In today’s ExchangeWire news digest: the UK government announces plans for a new watchdog that aims to rein in Big Tech; Channel 4 turns its attention to enhancing its digital offering and away from linear programming; and WPP plc makes an offer to acquire 100% of WPP AUNZ’s shares.
UK sets up new Big Tech regulator
The UK government has revealed that it is setting up a new agency dedicated to policing Big Tech. The Digital Markets Unit (DMU), which is scheduled to be up and running by April 2021, will form part of the country’s core business watchdog – the Competition and Market Authority (CMA).
The DMU will be armed with a new code of conduct that will restrict the powers of dominant tech firms, such as Amazon and Facebook. It’s reported that the code will provide users with more power over how their data is collected and used, and may give them the opportunity to opt-out of receiving personalised advertising. It’s also understood that the new regulator will be able to block or reverse any decisions made by Big Tech firms, and to fine companies for non-compliance.
In a statement on the matter, the UK government said “there is growing consensus in the UK and abroad that the concentration of power amongst a small number of tech companies is curtailing growth in the tech sector, reducing innovation and potentially having negative impacts on the people and businesses that rely on them.” The new unit could have a significant impact on the way that GAFA operates in the UK and beyond, and could enhance efforts in the US and EU to crack down on the power of Big Tech.
Channel 4 turns to digital as it weighs up its future
Channel 4 has announced that it will begin prioritising its digital output over linear TV. The broadcaster revealed that it will invest more into producing content for its All 4 streaming service in a bid to hook younger audiences, and will spend less time developing programming for traditional TV.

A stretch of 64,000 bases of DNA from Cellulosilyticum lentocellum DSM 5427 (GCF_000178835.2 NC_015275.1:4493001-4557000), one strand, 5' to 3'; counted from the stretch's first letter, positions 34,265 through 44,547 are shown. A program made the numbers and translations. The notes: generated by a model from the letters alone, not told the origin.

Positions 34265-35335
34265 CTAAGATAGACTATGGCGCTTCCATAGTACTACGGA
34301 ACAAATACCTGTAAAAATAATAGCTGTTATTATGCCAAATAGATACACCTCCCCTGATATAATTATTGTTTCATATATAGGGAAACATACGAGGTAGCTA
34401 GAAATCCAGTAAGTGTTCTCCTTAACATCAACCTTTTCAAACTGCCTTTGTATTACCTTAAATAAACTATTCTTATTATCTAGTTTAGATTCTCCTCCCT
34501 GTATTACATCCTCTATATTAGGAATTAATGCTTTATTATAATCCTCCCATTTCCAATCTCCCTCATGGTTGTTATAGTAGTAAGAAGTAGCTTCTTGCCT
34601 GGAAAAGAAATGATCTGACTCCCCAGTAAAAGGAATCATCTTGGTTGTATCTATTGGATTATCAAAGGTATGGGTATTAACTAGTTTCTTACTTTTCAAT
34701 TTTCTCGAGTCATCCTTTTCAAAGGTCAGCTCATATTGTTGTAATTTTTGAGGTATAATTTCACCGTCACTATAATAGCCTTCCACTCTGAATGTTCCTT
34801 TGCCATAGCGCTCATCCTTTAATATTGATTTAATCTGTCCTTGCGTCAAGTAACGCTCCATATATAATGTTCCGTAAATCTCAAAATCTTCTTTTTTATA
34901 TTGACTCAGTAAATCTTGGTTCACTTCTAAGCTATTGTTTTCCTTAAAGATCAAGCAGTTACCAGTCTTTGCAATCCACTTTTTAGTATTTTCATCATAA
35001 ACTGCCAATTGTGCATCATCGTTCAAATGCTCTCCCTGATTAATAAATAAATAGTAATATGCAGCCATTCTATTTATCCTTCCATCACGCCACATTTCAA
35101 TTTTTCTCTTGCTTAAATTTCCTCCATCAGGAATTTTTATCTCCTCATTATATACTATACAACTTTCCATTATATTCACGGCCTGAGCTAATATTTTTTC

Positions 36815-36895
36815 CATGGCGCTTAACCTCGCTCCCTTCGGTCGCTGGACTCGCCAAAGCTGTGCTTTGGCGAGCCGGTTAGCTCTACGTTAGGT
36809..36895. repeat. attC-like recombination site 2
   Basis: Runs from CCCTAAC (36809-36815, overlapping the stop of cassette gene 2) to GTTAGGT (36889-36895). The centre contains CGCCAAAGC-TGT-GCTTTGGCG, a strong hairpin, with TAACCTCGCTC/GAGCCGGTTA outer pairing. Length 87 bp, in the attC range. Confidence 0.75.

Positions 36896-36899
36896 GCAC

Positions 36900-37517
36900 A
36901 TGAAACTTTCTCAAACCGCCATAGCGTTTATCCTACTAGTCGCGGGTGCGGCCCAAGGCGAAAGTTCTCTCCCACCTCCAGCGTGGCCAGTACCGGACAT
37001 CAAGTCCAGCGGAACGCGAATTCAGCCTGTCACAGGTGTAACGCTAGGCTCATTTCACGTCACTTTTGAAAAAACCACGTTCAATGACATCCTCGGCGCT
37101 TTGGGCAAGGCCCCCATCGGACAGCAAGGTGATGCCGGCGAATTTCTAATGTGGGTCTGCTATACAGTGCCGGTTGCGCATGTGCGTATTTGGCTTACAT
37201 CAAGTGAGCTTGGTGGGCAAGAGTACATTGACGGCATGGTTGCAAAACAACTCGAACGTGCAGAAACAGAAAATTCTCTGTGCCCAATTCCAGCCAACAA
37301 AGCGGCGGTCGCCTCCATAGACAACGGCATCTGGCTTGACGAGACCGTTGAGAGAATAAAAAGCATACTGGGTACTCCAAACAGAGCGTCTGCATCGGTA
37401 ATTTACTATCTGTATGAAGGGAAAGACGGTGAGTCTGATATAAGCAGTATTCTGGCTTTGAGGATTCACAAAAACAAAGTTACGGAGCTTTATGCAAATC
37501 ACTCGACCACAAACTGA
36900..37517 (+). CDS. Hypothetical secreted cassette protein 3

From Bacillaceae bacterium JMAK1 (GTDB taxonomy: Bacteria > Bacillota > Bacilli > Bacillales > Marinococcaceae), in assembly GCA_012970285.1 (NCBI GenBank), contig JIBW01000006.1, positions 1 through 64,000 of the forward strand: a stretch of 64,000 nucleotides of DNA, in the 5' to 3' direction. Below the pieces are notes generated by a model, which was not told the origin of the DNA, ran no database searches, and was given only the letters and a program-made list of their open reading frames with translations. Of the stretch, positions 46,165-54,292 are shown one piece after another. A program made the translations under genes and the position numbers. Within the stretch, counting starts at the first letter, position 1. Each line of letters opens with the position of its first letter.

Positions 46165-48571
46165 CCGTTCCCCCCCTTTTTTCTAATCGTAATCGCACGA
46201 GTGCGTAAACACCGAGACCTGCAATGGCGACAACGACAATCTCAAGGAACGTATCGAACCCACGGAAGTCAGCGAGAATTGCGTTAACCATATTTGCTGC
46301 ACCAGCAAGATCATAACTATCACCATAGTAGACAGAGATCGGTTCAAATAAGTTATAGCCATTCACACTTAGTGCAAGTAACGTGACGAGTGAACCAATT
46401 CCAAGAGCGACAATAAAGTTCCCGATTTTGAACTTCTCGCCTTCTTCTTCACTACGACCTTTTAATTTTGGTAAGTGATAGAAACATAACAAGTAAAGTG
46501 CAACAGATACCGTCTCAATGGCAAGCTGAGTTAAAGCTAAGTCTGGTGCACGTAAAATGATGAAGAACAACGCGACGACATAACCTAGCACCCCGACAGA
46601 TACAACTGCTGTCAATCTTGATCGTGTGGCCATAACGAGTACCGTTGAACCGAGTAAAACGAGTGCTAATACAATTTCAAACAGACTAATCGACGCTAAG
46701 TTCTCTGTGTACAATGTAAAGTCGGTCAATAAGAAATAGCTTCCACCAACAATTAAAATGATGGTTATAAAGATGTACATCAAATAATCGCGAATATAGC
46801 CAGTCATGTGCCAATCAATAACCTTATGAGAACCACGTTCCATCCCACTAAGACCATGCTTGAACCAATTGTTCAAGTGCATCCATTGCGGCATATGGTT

The decision will likely see the broadcaster produce fewer one-off films in favour of longer, more binge-worthy series, says Channel 4 director of programmes Ian Katz. “In terms of value of your spend, it’s better to commission series […] and where we do singles, they’ll have to be higher impact,” he reasoned, adding one-off programmes, such as documentaries on science or history, usually draw older viewers compared to serial programming.
The move is a brave one considering that the broadcaster still depends on linear TV advertising for most of its revenue. However, the channel is determined to make the shift, announcing its target to double the revenue it currently generates from digital advertising to 40% by 2025. Part of the broadcaster’s strategy is attracting more viewers to the ad-free version of its catch-up streaming service, which costs £3.99 per month.
A significant change, it remains to be seen whether it will pay off, and whether Channel 4 will be able to thrive in the heavily populated streaming space.
WPP plc bids for full ownership of WPP AUNZ
WPP plc has made a bid to take full ownership of WPP AUNZ. WPP plc, which currently holds the majority of shares in the Australia-New Zealand division, sent an unsolicited proposal to pay AUD $0.55 (£0.30) in cash for each share it does not currently own.
According to a statement posted on the Australian Securities Exchange (ASX) at 8:20am AEDT today, WPP AUNZ’s Independent Directors are currently assessing the proposal, and advised shareholders to remain on standby until a decision is reached. The statement also asserted that WPP plc, which owns 61.5% of WPP AUNZ’s issued capital, “has reserved the right to withdraw the Proposal at any time prior to execution”.
The move comes less than 5 years after WPP AUNZ merged with the Singleton Tate WPP (STW) Group in a move that saw it become the fifth-largest company in the world. This proposal reiterates the holding company’s current momentum for change – the firm recently announced the merger of WhiteGrey and the AKQA Group into AKQA Grey, as well as the folding of PPR into BCW.